With the rising cost of groceries, and the familiar inner cringe when you hand over your debit or credit card, it can be especially upsetting to pour milk into your coffee only to see it curdle, or to open your produce drawer to make a salad only to find brown wilted lettuce and moldy fruit.
Many of today’s families are busy and away from home during the day. But just because you aren’t able to immediately use the foods you buy and store, doesn’t mean that you shouldn’t expect them to remain fresh for a reasonable period of time so that they are available when you need them.
It’s estimated that families unintentionally waste about $1500 dollars per year by throwing out food that went bad before it could be eaten. But according to experts, there are ways to keep your stored foods fresh for longer periods of time.
Produce Storing Practices to Retain Freshness
One great tip for storing produce to extend its longevity, is to keep dry, folded paper towels inside your produce drawer, and tucked into produce bags, such as your bag of lettuce or strawberries. Fresh fruits and vegetables contain moisture that slowly leaches out. When the produce sits in the moisture for days it can induce wilting and browning, causing your foods to deteriorate faster. A paper towel will absorb excess moisture to keep it away from food.
Try adding an apple to your bag of potatoes to help keep them fresh and to minimize sprouting. Apples produce ethylene gas which keeps potatoes fresh for longer periods of time. Although this works for potatoes—which should not be stored in a refrigerator—apples should not be kept near other produce. While ethylene gas helps preserve potatoes, it tends to cause other produce to spoil faster.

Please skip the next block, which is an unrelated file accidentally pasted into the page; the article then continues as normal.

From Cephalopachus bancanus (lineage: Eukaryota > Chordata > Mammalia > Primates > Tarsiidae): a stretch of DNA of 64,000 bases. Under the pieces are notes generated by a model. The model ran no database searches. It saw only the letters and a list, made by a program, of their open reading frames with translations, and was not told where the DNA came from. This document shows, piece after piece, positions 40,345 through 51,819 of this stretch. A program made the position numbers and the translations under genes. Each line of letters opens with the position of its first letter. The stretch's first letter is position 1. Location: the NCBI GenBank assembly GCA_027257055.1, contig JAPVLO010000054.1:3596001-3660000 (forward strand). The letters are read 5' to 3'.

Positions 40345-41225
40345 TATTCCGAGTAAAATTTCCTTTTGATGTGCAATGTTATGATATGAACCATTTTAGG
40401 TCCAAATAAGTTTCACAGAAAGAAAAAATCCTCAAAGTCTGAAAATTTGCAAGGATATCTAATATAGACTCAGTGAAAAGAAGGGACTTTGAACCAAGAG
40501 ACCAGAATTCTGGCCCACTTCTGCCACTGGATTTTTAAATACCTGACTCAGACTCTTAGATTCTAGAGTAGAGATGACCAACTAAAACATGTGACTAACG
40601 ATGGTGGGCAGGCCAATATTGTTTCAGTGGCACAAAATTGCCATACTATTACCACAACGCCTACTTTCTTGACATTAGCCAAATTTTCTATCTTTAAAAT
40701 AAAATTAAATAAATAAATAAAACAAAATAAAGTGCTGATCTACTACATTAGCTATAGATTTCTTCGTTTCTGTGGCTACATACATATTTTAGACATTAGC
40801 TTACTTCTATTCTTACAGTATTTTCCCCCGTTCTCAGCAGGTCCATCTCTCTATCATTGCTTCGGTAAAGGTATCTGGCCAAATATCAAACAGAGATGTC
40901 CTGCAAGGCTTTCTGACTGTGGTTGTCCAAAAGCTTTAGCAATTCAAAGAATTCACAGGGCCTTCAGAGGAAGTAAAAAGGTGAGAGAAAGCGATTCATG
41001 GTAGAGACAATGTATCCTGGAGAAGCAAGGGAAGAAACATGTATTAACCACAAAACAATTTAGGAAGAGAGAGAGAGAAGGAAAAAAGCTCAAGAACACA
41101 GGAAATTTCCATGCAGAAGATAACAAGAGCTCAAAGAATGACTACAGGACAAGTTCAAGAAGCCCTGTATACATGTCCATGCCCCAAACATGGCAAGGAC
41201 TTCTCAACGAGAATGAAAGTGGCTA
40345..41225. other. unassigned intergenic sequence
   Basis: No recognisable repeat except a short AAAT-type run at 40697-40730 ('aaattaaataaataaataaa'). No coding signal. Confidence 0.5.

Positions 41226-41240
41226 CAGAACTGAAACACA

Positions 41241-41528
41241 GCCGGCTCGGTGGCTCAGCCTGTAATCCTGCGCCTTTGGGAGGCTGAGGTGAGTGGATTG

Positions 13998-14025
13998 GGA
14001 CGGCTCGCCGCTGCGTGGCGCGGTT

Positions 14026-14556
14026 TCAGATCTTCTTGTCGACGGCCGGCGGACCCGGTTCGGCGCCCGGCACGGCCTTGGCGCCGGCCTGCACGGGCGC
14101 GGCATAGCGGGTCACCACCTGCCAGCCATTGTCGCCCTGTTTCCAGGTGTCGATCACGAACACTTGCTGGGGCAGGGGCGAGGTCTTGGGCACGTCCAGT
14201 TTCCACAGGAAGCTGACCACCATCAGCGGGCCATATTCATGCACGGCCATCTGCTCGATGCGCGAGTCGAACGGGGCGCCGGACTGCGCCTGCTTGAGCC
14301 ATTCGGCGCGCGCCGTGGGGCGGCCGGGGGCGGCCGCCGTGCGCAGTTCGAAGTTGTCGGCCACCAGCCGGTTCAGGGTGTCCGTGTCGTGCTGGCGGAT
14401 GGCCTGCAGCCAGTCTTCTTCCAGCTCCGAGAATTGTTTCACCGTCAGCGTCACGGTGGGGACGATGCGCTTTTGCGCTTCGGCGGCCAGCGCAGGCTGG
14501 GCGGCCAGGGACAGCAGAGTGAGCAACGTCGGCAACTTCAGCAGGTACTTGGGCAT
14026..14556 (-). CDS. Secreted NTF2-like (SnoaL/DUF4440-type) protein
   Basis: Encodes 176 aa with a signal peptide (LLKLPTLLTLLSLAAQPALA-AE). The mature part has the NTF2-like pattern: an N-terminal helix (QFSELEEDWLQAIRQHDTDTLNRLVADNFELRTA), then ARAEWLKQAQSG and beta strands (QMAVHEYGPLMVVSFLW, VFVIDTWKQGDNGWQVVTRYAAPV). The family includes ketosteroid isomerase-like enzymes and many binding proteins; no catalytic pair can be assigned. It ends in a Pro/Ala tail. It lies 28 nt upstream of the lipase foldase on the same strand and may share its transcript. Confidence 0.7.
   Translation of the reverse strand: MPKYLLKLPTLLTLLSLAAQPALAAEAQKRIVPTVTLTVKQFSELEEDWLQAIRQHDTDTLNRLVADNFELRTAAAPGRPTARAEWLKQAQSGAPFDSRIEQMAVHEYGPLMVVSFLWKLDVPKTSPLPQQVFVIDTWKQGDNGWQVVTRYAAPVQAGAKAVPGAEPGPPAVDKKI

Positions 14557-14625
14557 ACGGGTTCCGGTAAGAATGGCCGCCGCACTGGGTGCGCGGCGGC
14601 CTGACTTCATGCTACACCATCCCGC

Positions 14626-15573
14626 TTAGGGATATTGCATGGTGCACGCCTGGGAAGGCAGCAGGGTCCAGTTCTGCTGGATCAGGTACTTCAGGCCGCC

Some newer refrigerators, including some of the best counter depth refrigerators, contain produce drawers that are designed to reduce ethylene gas inside the drawer to extend the life of your produce.
Take your celery out of the plastic bag that you bought it in and wrap it instead in aluminium foil. This allows more moisture to escape and helps to keep your celery from softening and wilting.
Never store cut herbs in your refrigerator. Herbs are expensive and flavorful. To get the most out of your herbs, place them in a glass of water and keep them on the kitchen windowsill in the light. This will greatly extend their freshness—and they look nice in the window!
More Tips for More Fresh Produce
Washing your produce with your tap water can also cause it to lose flavor and freshness faster if your water contains chlorine. It’s best to wash produce in water that’s been treated with a good water softener, or to use bottled water for produce cleaning. Be sure to blot your produce dry with clean paper towels before storing.
Never store tomatoes in the refrigerator. Tomatoes should be kept on a windowsill or in a produce basket on your countertop. This helps to maintain their juiciness and keeps them fresh and flavorful for longer periods of time.